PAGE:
09 August 2008

In the country

picture by Andrew Stawarz
Weary and footsore, we paused to rest at the very lip of the Cotswold escarpment.

The evening light had that dreamy, golden quality of a perfect English day, and we could see for miles. Far beneath us a real, live steam train crossed patchwork plains and centuries; and either Patagonian physics had spread to Gloucestershire, or the air was ozone clear for I could make out flocks of sheep grazing the slopes of the Malvern hills twenty miles away.

In the sixteenth century, so local legend has it, Thomas Cromwell sat just a few yards from our resting place and watched the righteous fires of the protestants consume Hailes Abbey where in happier time his friend Stephen Sagar had been Abbot.

Five hundred years on, in more peaceful times, we rested against a low gate set in a brand new, spanking-smart, dry stone wall. A Narnia-door to nowhere, at first glance the pointless gate merely connects two fields, but look sideways! ... it stands exactly at the mid-line between two newly planted avenues of trees that march from the field behind, two miles or more, down the escarpment, through the village of Wood Stanway, across a wood, all the way to the simply ludicrous but awesomely splendid Stanway Fountain, the largest gravity powered water jet in Europe.

The Stanway Estate was leased by Hailes Abbey to Richard Tracy in 1533, the very year of Henry VIII's divorce, with the writing on the wall for the Catholic Church in England. The Lessor was none other than our well connected Abbot Sagar who evidently understood not only the way the national wind was blowing, but also local politics, for when the Dissolution Act of 1536 was passed, who else was appointed head of the commission to dissolve Hailes Abbey but one Richard Tracy.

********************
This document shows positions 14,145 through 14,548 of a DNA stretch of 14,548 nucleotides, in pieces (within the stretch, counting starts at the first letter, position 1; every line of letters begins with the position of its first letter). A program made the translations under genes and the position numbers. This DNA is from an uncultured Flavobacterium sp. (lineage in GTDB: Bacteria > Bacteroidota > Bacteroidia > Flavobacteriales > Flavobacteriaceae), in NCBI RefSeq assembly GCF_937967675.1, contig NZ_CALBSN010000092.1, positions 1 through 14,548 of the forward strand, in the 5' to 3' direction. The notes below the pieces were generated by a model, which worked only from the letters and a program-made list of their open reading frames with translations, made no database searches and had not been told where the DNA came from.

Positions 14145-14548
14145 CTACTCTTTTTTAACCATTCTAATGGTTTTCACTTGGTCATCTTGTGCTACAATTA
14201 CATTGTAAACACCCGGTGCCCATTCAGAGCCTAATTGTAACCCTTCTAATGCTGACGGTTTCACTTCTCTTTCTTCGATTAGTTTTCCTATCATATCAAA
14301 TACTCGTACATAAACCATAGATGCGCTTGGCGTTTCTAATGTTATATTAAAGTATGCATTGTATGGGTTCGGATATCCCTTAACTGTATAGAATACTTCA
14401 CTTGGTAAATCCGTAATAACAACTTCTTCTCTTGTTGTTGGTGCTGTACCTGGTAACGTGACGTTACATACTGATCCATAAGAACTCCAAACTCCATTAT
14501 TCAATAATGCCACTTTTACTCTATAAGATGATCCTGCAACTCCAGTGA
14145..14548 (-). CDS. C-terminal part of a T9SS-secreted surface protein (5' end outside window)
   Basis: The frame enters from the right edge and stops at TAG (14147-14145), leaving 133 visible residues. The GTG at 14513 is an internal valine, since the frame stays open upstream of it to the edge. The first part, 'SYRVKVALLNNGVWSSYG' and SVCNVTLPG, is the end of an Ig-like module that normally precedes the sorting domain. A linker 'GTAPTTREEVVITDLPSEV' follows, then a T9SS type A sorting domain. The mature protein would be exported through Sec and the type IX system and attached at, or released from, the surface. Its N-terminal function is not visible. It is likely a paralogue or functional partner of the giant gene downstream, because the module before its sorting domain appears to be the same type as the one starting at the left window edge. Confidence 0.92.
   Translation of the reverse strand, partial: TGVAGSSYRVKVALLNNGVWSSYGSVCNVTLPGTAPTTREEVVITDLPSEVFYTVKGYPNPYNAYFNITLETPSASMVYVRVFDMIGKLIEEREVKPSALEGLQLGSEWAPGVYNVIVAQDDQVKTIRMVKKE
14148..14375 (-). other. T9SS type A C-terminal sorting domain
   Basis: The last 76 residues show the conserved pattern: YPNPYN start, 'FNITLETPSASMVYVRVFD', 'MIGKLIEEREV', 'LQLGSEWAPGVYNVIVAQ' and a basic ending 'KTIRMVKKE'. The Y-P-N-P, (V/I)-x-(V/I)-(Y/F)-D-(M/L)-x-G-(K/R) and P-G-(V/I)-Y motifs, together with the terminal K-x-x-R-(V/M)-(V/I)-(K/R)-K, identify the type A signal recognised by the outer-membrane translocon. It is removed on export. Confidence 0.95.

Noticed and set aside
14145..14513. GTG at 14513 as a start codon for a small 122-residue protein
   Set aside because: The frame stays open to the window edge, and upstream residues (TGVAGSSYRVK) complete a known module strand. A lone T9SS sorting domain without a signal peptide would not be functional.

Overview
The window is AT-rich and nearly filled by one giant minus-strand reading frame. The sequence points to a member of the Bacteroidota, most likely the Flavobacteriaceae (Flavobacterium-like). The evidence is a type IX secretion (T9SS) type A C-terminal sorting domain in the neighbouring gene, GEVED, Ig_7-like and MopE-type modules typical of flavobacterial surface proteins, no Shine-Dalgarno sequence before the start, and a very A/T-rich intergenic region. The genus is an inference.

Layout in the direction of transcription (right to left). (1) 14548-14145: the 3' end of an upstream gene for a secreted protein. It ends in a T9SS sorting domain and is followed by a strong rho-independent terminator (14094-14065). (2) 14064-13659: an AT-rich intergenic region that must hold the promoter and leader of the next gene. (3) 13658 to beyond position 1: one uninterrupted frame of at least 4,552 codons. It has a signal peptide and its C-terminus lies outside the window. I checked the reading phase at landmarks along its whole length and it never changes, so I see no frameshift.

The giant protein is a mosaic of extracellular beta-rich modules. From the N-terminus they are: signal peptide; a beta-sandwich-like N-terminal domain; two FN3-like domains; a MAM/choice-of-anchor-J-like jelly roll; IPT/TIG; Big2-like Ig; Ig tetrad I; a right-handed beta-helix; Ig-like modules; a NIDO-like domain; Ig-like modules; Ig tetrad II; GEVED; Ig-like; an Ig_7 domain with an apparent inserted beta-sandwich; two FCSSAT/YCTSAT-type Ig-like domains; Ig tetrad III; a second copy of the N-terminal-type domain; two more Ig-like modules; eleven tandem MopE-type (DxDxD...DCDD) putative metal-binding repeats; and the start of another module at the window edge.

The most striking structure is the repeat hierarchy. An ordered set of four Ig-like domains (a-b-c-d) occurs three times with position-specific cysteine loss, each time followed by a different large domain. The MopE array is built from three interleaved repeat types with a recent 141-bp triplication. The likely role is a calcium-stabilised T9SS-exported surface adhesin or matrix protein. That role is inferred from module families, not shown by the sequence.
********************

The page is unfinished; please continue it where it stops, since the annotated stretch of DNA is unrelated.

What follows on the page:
Sagar held out, negotiating terms, for three years, before he and his 21 monks finally acquiesced on Christmas Eve 1539.

The Abbey and its estates were eventually sold for a total of £539, and one can suppose that as both sitting tenant and vendor Tracy's purchase of the freehold of Stanway was on not unfavourable terms.... and that neither was Abbot Sagar disappointed with his pension of £100pa (His monks, you ask? ... £8). And now, get this, Stanway has remained in the Tracy family ever since. In these sort of deals is won possession of our green and pleasant land.

The last time we walked that way we were soaked to the skin, and it was miserable and misty.

Today it was just beautiful.

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